Mashatu Main Lodge

My final wildlife sighting at Mashatu was extremely special, especially for me, because it was the first time I have seen a pack of wild dogs. I am a self-professed “dog freak,” and it was such a joy to see this newly introduced pack of seven wild dogs, who appeared to be thriving after just two months on the reserve. Mother nature seemed to be celebrating with me, Kaiser and Goms when she delivered an absolutely stunning sunset to close our days together on safari at Mashatu. A magical time, indeed!

Tree-scratching Lion

Bee & Chaz Capture Rare Safari Moments

On the way to the airstrip at Mara Plains we watched this baby gazelle being born on New Year’s Day. This is how this safari trip has gone. Every day something absolutely remarkable. — Bee & Chaz

As an old saying goes: The only way to have great ideas is to have a lot of ideas. We think the same applies to safaris and wildlife photography. The more time you spend in the bush, and the more photos you take, the better chance you’ll have of getting great shots.

Bee wanted to make sure she had the perfect camera for her safari, and she couldn’t have been happier with the Olympus OM-D E-M1 Mark II. Olympus customer service went out of their way to make sure she had the newest technology without it being too heavy or unwieldy. We hesitate to guess how many photos Bee & Chaz took to narrow it down to these wonderful photos, but we can tell you where they were and a bit about their two most recent safaris.

White Browed Coucal vs Chameleon, Mara

White Browed Coucal vs Chameleon in the Mara

Our guide Duncan at Mara Plains saw the White Browed Coucal attacking this chameleon. We watched in wonder as he systematically tried to pull the chameleon off the bush by trying to unwrap its tail then pulling on the chameleon’s limbs. After some time in the epic struggle for life vs lunch, the coucal gave up and the chameleon survived…for the moment. — Bee & Chaz

Let Wild Dogs Lie, Botswana

Let Wild Dogs Lie, Botswana

In May, they began with a true Botswanan safari that took them through the Jao Concession and the Selinda and Kwedi Reserves with stops at Little Tubu, Selinda Camp, Duba Expedition and Jacana Camp. From the Okavango Delta’s flooded waterways and seasonal islands, Bee & Chaz then journeyed over Namibia’s vast deserts to experience the remote Hoanib Skeleton Coast Camp and then to Little Kulala to face Sossusvlei’s massive dunes and unique wildlife.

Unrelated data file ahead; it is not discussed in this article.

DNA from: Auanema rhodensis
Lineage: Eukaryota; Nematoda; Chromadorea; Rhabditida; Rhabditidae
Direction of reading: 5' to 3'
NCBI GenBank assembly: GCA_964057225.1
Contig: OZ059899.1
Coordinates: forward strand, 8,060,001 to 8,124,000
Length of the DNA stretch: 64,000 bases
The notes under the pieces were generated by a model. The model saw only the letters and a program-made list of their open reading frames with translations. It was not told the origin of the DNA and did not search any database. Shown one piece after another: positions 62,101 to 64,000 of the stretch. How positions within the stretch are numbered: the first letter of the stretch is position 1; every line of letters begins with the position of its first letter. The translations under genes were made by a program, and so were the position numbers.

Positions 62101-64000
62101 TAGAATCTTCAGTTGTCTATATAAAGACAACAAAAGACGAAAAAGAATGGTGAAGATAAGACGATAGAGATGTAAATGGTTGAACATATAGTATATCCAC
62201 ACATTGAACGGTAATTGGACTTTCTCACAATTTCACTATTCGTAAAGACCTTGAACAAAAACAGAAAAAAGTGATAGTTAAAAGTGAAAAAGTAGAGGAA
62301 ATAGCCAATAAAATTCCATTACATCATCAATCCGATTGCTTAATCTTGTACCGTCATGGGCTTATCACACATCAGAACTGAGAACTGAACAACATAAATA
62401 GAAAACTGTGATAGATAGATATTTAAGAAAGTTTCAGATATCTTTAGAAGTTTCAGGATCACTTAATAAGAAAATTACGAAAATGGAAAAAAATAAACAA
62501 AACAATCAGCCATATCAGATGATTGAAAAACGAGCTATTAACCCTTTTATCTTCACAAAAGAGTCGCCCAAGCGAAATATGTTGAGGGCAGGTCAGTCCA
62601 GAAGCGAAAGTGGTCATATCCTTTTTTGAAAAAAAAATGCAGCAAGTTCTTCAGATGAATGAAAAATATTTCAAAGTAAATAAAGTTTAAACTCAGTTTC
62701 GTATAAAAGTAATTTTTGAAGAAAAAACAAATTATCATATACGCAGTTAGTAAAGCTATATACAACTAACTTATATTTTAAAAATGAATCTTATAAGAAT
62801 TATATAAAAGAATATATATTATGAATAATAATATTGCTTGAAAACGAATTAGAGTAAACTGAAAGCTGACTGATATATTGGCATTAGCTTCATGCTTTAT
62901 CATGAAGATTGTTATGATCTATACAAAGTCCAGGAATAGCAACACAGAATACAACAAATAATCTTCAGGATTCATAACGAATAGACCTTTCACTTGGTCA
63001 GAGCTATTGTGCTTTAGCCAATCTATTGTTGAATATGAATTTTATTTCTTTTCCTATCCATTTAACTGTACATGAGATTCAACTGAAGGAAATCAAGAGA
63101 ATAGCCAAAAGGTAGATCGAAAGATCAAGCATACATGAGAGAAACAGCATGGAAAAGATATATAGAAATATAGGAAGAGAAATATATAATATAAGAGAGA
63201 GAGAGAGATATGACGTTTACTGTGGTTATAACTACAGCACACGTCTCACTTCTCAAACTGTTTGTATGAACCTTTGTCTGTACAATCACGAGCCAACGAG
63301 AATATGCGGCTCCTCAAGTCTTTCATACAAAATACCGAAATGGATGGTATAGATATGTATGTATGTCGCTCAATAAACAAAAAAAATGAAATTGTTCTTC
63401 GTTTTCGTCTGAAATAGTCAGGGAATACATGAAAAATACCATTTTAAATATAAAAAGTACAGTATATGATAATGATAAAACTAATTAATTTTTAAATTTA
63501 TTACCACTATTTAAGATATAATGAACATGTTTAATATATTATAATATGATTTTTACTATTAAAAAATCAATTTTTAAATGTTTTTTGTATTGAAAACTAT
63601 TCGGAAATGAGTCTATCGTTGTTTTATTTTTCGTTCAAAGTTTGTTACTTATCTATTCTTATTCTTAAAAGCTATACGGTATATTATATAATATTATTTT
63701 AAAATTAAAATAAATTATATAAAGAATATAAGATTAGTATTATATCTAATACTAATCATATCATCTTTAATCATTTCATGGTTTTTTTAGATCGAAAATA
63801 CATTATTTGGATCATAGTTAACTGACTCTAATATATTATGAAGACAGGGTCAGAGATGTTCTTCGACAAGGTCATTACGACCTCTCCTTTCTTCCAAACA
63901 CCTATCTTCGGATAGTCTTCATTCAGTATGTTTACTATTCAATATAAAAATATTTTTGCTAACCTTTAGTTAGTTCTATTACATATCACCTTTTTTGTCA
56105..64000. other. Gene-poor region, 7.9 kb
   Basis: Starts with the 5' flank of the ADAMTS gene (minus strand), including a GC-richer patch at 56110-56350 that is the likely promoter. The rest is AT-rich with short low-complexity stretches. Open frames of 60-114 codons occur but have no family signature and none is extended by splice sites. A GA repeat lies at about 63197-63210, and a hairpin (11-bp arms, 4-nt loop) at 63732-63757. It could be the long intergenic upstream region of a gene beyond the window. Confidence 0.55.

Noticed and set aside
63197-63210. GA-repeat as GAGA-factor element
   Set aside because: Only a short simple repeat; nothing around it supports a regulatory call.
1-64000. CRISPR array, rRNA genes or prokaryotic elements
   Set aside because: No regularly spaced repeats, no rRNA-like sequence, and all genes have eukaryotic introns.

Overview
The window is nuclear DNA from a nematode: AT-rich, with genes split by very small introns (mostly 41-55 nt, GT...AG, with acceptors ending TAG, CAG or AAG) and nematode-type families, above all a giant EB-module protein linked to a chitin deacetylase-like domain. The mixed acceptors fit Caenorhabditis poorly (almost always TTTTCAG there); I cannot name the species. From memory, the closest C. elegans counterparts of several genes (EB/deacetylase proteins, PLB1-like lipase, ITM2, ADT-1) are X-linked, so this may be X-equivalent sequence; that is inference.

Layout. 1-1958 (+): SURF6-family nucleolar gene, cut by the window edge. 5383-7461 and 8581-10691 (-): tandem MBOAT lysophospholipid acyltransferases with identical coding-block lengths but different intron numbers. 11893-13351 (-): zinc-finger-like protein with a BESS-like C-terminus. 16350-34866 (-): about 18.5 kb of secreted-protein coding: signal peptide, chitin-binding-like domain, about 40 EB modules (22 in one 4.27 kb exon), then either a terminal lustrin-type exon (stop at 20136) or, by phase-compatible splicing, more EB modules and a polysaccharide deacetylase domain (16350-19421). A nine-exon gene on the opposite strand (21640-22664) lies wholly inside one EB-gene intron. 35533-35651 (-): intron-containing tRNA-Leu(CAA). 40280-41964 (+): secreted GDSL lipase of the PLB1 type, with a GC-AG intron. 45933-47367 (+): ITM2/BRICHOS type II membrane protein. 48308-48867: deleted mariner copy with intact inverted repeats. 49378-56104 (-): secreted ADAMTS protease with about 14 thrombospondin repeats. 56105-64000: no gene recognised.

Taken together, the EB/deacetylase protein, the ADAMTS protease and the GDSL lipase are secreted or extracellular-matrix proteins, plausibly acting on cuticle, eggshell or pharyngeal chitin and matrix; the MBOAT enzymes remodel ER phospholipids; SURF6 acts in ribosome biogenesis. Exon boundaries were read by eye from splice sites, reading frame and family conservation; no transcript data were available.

For the Festive Season around the holidays, they spent extensive time in the Singita Grumeti Reservein the northern Serengeti at Faru Faru and Sabora followed by one of our perennial favorites, Mara Plains, in the Olare Motorogi conservancy adjacent to the Masai Mara. They then moved south to Singita Boulders in South Africa’s Sabi Sands before finishing their epic safari with a stop at Tswalu Kalahari.

Cheetah Cub in the Mara

Cheetah Cub in the Mara

Driving between Faru Faru and Sabora, our guide Anthony stopped for this ‘joyful little cheetah cub’ playing with his mama, and we watched them for as long as we wanted, despite arriving late to lunch at Sabora. At Singita, the wildlife experience always takes priority over being on time!

Cape Fox: This little critter popped up right in front of our room at Tswalu, and we think there was a den nearby…you just see so much from your room during the downtime!

Starling: Spotted from the room at Tswalu–he grabbed a bite to eat just as I snapped his portrait!

Hyena: The heartbreaking side of safaris is watching a kill where the mother gazelle was hopelessly standing by while the hyena ran off with her baby, at Mara Plains.

Oryx: At Hoanib, it was a marvel these large mammals could survive in the desert so well. Their adaptations are mind blowing!

Bee Eater: Taken from the room at Tswalu

African Wild Cat: We sat with her for 45 minutes at Tswalu while she observed and stalked dozens of mice that were scampering in front of her. The cool animals come out at night, so we started our ‘afternoon’ game drives about 8 PM to take advantage of the cooler temperatures and to see some of the nocturnal species. Some other guests we spoke with were out until 4 AM…talk about flexible schedules!